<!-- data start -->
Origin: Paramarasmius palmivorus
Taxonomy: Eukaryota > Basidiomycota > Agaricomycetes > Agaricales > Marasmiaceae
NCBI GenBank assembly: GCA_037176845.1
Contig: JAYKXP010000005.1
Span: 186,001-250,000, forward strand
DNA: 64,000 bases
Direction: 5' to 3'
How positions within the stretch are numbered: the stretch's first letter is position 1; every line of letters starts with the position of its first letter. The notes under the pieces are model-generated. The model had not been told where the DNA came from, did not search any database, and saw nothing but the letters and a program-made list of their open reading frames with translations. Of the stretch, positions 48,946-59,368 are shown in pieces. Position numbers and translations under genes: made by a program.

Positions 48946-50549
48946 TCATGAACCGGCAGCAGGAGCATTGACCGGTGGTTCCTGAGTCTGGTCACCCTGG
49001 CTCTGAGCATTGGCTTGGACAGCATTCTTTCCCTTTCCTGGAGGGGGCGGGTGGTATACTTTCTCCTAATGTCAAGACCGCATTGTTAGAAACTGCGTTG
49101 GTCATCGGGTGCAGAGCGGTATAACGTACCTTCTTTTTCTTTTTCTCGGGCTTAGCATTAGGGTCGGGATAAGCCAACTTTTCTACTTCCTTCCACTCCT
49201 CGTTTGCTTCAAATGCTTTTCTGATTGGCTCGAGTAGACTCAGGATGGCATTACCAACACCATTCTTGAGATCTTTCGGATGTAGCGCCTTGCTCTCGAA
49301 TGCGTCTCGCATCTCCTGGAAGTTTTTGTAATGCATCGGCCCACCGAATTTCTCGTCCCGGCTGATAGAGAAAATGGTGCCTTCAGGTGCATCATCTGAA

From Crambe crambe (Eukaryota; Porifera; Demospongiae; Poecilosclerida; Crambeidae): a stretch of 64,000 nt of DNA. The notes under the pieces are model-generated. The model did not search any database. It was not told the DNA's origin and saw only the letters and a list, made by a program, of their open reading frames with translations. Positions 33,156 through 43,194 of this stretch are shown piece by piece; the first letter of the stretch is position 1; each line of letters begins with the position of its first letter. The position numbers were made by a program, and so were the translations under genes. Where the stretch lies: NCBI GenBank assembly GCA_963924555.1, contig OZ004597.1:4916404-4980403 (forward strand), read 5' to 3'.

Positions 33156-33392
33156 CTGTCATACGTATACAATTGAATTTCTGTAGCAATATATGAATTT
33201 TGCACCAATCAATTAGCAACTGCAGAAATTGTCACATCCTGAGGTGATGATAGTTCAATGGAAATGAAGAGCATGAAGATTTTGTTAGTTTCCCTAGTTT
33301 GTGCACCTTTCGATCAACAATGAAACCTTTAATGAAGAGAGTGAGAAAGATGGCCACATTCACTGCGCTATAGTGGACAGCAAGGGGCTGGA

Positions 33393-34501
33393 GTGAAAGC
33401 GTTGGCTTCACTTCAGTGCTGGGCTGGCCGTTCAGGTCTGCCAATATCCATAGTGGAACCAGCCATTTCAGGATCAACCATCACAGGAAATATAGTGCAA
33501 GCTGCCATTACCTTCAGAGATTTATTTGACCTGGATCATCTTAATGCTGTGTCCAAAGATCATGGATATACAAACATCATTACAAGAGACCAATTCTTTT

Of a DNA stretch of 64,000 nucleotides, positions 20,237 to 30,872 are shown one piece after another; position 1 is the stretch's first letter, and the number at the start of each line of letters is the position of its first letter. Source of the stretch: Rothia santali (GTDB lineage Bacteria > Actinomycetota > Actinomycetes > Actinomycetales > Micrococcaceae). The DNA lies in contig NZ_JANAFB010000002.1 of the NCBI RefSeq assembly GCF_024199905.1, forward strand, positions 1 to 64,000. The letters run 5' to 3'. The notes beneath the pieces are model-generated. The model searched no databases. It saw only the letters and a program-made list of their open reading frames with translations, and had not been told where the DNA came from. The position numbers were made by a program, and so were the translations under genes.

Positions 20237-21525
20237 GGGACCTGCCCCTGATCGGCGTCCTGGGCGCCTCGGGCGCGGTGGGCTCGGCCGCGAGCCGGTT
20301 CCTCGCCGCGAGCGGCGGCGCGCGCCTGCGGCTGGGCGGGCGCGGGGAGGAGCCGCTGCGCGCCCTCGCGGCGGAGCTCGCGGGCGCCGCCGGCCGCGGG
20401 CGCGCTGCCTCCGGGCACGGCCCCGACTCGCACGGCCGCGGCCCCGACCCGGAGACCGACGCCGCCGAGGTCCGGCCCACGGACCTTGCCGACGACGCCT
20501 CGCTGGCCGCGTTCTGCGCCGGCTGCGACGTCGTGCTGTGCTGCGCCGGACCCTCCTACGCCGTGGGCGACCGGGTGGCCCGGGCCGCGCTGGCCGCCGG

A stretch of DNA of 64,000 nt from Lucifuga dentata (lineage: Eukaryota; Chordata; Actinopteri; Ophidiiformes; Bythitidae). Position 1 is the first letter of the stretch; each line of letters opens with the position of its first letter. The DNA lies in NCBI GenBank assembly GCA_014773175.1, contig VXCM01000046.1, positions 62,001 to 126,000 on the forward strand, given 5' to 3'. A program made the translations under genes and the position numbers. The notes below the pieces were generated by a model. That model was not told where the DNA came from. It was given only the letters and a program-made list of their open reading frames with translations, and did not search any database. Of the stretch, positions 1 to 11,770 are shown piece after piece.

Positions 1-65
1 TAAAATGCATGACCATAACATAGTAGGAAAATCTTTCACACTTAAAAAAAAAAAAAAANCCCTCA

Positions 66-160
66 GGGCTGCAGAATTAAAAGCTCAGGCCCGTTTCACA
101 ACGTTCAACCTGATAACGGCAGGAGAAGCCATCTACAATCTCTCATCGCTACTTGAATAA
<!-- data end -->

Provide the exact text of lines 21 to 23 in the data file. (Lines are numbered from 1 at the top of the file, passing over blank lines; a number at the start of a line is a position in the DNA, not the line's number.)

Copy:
33393 GTGAAAGC
33401 GTTGGCTTCACTTCAGTGCTGGGCTGGCCGTTCAGGTCTGCCAATATCCATAGTGGAACCAGCCATTTCAGGATCAACCATCACAGGAAATATAGTGCAA
33501 GCTGCCATTACCTTCAGAGATTTATTTGACCTGGATCATCTTAATGCTGTGTCCAAAGATCATGGATATACAAACATCATTACAAGAGACCAATTCTTTT